Originally Posted by MIB Mastermind View Post


    Over the years I've accumulated a large collection of copy writing courses and books.

    Here's a partial list of whats on my Book shelf and hard drive. Any pointers on where to start would?. Desktop Copy Coach, Power Marketing Summi, Bencivenga 100 Seminal, Simple Writing System, Kick-ass Copywriting Secrets of a Marketing Rebel, Copywriting Template, Most of Dan Kennedy's Copywriting Courses, All The Classic Books (Caples, Schwab, Ogilvy, Hopkins, Halbert etc)
    MIB Mastermind,

    You're not going to like me after you read my comment. But, you will make more money because of it.

    I'm calling B.S. on you.

    Not because I don't think you bought all those courses (I do believe you), but because there is clearly a mental issue keeping you from practicing copywriting.

    Based on the list of courses you've bought (which has got to be over $5,000), and not having actually implemented anything tells me a couple of things:

    1.) You're an information junkie, 2.) You've got some mental block.

    The real issue here isn't what book to read first. Nope.

    The heart of the issue is: why am I spending tons of money on stuff I'm not reading and/or using.

    Solve this first.

    Here's another approach. Assume I'm a high level guru. Here's what I'd tell you: " I give you permission to excel and become better at that which you are already good at".

    If copywriting isn't your thing, that's okay. It's okay to be JUST good at a couple of things. Trust me, there are plenty of great copywriters on this board who will gladly take your money and produce great results for you so you can...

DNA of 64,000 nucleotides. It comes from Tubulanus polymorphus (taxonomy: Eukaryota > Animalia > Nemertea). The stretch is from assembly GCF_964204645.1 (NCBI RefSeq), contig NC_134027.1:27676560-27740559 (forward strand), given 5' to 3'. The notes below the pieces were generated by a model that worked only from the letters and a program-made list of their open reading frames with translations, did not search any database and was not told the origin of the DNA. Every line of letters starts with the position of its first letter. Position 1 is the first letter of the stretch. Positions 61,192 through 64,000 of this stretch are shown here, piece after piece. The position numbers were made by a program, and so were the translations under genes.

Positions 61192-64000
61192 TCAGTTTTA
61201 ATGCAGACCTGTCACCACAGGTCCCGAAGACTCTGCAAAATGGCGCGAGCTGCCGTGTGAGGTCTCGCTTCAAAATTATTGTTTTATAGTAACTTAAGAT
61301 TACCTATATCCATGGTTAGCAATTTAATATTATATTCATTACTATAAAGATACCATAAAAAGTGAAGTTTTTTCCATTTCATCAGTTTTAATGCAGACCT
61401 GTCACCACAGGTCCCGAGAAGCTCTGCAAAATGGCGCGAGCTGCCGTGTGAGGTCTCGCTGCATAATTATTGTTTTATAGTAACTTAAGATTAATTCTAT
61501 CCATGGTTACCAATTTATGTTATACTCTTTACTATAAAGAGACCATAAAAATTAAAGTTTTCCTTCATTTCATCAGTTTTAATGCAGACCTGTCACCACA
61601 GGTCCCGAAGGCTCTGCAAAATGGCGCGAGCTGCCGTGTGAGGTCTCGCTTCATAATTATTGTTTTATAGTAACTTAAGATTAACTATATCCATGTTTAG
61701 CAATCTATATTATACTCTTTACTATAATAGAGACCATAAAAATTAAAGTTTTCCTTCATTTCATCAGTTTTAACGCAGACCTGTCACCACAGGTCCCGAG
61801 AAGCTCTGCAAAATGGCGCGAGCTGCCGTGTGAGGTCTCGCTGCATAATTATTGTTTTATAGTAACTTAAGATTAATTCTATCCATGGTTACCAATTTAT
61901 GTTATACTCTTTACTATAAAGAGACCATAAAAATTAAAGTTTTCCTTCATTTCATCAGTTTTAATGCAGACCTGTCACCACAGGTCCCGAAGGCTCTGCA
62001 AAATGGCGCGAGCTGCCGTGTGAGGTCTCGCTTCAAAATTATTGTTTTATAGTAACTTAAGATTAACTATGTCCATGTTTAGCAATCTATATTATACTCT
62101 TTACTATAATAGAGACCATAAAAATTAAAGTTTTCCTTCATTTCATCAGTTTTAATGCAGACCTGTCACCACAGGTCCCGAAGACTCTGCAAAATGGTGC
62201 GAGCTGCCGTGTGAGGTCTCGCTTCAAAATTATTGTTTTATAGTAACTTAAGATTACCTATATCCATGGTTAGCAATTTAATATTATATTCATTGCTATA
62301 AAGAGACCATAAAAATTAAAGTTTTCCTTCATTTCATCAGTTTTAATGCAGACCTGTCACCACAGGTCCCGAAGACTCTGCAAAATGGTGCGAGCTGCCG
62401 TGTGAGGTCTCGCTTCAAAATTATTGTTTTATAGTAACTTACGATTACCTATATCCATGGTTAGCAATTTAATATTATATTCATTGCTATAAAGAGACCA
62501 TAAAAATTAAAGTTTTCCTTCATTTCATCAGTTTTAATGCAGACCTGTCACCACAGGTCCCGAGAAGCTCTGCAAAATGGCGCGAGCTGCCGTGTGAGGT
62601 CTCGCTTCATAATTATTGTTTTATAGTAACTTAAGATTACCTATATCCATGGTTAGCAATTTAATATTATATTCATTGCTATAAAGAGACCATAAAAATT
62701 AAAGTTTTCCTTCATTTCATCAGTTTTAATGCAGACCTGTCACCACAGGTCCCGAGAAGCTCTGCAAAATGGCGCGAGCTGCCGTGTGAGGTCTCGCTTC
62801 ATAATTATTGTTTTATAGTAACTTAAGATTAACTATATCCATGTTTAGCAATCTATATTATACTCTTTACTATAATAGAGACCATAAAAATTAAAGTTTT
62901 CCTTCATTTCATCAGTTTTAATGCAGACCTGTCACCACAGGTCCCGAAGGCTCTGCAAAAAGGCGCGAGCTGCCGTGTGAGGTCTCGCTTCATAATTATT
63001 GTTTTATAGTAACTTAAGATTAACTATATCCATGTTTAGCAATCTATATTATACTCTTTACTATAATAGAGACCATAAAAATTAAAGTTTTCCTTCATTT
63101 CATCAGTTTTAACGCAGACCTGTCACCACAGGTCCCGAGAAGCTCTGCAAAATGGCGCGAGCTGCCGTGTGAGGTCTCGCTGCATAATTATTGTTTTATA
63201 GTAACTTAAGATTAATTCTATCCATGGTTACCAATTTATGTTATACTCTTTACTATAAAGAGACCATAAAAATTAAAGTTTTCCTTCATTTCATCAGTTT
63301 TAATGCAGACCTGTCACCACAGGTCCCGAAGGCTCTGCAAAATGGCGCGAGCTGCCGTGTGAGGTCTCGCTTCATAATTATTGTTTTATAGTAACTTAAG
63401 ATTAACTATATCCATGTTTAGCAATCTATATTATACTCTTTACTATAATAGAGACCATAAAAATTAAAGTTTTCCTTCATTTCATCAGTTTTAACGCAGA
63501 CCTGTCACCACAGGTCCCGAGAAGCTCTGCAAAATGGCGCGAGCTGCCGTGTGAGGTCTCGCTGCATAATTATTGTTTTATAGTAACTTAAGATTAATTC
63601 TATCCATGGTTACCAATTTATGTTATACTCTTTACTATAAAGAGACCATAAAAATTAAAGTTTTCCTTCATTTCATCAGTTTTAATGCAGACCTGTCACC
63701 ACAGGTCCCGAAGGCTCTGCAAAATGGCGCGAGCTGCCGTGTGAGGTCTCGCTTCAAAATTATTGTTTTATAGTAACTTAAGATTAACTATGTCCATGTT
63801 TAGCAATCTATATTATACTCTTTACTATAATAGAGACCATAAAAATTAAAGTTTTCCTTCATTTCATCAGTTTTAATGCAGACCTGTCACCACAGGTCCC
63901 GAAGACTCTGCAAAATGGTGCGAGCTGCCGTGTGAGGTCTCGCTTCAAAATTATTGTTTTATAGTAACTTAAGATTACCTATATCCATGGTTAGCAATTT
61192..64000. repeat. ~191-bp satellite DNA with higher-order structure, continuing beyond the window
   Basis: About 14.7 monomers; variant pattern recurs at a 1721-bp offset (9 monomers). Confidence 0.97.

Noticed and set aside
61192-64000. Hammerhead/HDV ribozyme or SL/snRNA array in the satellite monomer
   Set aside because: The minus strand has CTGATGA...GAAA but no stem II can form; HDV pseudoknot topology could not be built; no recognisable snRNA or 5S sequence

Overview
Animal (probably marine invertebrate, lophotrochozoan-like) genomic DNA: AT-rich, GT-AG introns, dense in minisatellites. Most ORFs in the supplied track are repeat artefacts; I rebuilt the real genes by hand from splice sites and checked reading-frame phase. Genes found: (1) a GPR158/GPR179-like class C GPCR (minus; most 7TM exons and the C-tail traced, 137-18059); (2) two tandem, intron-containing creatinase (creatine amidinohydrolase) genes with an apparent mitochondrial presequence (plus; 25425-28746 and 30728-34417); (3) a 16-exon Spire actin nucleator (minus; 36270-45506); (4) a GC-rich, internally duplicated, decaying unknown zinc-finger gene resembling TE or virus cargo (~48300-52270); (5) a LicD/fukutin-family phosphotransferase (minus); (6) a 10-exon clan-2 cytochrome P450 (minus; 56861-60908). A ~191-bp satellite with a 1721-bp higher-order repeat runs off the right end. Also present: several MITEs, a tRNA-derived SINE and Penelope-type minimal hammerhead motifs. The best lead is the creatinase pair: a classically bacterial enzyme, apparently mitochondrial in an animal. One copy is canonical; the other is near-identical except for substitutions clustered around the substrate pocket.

focus on what you are great at.

    My sense is that you've achieved a level of success. Focus on that. Increase that skill 10x.

    Your ability to make money, lots of it, depends on your ability to spend time on high value items you NATURALLY DO WELL.

    Please, let me know what you think of my reply to you.

    I'm curious.

    Adam
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    • Profile picture of the author RickDuris
      Adam's right.

      Kinda like owning a '58 Strat, '59 Les Paul and a Martin D28, and asking "Gee, which guitar should I play first?"

      Makes no sense.

      - Rick Duris
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    • Profile picture of the author Daedalus15
      MIB Mastermind,

      I am new to the forum, and new to copy writing in general so I can relate to your feeling of being overwhelmed with information when just starting out. I do not have any of the resources that you have mentioned, but I have found some excellent free resources in the sticky posts in this forum. I am starting from scratch and my approach is this:
      • Read an info product and take notes--- try to get an idea of the fundamentals
      • Pick a couple of random products on clickbank and write a copy for them---practice what I just learned
      • Read another info product and take notes--- with some experience and previous knowledge it is easier to relate to the material and understand your strengths and weaknesses
      • Review my previous copies---now that some time has elapsed since you wrote them and you have more knowledge; assess the strenghts and weaknesses of each copy you have written
      • Repeat the process--- trying to improve each time

      A few other things I plan on doing is to pick an accomplished copy writer that I have respect for and dissect their work. Try to identify the techniques they used, the way they construct their copies, and determine if there is any type of pattern they tend to use. I also plan on posting some of my mock copies in this forum (if that is not against any of the rules---I haven't checked yet) and get feedback from other copy writers.

      I feel like this method is a good way to balance studying and practicing. I hope this helps you. Good luck with everything!

      ---Frank
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  • Profile picture of the author ASCW